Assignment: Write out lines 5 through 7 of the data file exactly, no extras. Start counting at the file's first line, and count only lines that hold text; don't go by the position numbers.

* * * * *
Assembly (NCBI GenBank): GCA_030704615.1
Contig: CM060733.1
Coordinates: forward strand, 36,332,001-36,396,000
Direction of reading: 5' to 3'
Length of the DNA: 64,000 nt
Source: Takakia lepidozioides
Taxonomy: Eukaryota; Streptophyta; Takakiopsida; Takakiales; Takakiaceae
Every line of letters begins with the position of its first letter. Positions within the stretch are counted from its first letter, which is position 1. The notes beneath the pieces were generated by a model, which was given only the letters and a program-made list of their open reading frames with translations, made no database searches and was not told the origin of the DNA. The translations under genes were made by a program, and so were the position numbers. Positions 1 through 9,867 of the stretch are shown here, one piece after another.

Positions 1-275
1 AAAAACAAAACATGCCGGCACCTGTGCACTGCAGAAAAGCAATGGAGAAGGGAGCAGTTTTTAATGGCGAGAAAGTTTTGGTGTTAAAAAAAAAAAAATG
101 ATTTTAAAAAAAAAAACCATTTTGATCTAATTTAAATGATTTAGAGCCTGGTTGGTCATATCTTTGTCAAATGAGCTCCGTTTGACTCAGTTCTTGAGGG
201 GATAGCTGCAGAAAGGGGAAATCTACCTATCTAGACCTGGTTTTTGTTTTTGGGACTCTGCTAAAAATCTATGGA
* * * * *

Length of the DNA: 64,000 nt
Source: Takakia lepidozioides
Taxonomy: Eukaryota; Streptophyta; Takakiopsida; Takakiales; Takakiaceae